The Supreme Court on Monday halted an order requiring Alabama to redraw congressional districts ahead of the 2022 elections.
A lower court had determined in late January that the new Alabama congressional electoral map disadvantages black voters and likely violates Section 2 of the Voting Rights Act.
The lower court’s three-judge panel said the state should have two majority-black districts, instead of one. The congressional map, approved by Alabama’s Legislature last year, has one majority-black district.
Alabama’s delegation to the U.S. House of Representatives consists of six Republicans and one Democrat.
Alabama was given until Feb. 11 to create a new map, but it appealed the district court’s decision instead.
The Supreme Court’s 5-4 ruling (pdf) grants a stay of the lower court’s order to have the districts redrawn.
“The stay order is not a ruling on the merits, but instead simply stays the District Court’s injunction pending a ruling on the merits,” Justice Brett Kavanaugh, joined by Justice Samuel Alito, wrote.
“The stay will allow this Court to decide the merits in an orderly fashion—after full briefing, oral argument, and our usual extensive internal deliberations—and ensure that we do not have to decide the merits on the emergency docket.”
The Supreme Court is set to hear the full case next fall.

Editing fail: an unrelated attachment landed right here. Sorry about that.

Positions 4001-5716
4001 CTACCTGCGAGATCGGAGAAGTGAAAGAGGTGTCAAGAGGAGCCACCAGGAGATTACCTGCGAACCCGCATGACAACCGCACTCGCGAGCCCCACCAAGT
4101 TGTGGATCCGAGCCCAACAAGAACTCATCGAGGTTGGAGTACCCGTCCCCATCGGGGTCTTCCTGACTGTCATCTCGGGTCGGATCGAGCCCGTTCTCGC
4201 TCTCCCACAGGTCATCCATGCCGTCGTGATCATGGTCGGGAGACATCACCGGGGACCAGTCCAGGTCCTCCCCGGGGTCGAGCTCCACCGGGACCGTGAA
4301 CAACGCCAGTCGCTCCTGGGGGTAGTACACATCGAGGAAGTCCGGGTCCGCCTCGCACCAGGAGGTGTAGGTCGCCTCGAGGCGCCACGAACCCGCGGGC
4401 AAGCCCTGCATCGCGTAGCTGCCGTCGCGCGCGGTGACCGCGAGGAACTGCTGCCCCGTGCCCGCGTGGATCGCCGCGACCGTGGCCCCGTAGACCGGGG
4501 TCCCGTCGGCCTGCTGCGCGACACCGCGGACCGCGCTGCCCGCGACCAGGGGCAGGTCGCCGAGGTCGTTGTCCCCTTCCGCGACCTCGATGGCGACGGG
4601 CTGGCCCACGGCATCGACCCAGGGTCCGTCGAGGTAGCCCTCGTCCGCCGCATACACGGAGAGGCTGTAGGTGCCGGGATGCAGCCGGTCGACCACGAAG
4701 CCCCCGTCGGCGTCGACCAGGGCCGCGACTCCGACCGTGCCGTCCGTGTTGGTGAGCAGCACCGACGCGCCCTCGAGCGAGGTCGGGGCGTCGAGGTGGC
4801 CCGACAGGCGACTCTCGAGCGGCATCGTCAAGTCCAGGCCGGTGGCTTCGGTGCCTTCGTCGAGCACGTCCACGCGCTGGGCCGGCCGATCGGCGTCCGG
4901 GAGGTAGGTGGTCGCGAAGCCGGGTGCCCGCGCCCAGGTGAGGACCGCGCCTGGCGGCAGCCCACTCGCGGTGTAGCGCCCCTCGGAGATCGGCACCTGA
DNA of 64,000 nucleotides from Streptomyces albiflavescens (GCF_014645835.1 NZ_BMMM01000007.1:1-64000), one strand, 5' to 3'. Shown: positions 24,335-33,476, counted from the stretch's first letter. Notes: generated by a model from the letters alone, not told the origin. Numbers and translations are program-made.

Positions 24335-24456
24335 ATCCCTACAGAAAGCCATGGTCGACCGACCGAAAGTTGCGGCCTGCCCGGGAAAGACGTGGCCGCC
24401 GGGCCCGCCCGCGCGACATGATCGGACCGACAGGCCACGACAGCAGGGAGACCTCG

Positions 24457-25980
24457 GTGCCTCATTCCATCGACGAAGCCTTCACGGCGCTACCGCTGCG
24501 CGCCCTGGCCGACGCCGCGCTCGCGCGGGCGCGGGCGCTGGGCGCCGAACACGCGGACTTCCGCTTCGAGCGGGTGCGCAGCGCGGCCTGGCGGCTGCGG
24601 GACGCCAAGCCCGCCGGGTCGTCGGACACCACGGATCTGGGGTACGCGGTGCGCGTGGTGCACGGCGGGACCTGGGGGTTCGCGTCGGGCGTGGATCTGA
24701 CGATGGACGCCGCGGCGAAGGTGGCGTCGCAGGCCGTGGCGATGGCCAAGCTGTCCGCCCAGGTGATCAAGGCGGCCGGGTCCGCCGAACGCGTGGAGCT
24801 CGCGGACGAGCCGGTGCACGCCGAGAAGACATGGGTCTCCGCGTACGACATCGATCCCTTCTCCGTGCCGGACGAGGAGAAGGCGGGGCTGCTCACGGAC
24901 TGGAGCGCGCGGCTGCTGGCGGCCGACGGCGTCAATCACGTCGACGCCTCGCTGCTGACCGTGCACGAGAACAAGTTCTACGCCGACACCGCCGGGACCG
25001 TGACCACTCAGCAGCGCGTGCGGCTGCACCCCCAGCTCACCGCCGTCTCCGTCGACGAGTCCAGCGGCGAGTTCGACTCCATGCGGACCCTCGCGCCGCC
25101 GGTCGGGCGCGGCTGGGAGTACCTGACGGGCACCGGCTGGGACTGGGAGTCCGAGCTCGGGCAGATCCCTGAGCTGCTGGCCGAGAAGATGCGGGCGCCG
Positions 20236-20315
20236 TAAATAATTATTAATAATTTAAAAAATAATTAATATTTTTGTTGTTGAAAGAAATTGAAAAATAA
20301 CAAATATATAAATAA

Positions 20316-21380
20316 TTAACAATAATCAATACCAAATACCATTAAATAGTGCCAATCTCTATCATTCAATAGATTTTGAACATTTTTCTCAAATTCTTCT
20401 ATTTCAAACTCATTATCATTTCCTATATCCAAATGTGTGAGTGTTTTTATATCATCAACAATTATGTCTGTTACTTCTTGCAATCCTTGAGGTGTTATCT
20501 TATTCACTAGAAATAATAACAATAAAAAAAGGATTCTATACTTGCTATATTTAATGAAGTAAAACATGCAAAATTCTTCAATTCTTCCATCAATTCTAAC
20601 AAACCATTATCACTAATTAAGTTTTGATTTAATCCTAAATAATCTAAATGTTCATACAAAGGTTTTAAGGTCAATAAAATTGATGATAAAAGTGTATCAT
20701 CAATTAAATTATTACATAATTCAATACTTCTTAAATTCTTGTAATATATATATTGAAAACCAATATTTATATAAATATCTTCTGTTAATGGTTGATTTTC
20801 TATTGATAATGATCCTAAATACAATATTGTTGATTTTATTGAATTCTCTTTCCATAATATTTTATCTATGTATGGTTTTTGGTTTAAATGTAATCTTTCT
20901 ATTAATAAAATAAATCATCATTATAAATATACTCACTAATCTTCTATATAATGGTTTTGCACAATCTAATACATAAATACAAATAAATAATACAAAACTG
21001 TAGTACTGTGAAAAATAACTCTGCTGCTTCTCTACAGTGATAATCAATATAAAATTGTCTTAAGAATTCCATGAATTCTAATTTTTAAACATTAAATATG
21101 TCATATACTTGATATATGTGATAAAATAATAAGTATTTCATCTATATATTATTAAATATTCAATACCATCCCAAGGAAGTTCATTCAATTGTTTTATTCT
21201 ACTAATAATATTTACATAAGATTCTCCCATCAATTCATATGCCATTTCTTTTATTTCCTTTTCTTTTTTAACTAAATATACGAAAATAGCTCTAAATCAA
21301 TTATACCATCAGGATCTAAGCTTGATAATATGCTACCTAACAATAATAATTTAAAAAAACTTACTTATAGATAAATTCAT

Chief Justice John Roberts joined the three liberal-leaning justices—Stephen Breyer, Sonia Sotomayor, and Elena Kagan—in dissent.
Roberts wrote that he would not grant a stay and would have allowed the district court opinion to stand while the state of Alabama appeals. He said he agreed to have the court take up the case for the next term.
“I respectfully dissent from the stays granted in these cases because, in my view, the District Court properly applied existing law in an extensive opinion with no apparent errors for our correction,” Roberts wrote.
Alabama, in its emergency application (pdf) to the Supreme Court, had stated, “Without a stay, the State’s forthcoming congressional elections will be run on district lines that never could have been drawn by the Legislature but for sorting Alabamians on the basis of race alone.”
The U.S. Constitution “cannot tolerate such a perversion of the [Voting Rights Act]” that the district court demands, the state of Alabama argued.
“The court’s order is contrary to the promise of the Equal Protection Clause,” the state argued, adding, “The injunction is premised on the noxious idea that redistricting begins and ends with racial considerations” that would place “race first above race-neutral districting criteria, sorting and splitting voters across the State on the basis of race alone.”
According to Alabama, “In a sample of more than two million race-neutral maps generated by [respondents’] own experts, not even one contained two majority-black districts.”
A total of 14 states issued a friend-of-the-court brief to the Supreme Court in support of Alabama’s appeal.
Matthew Vadum contributed to this report.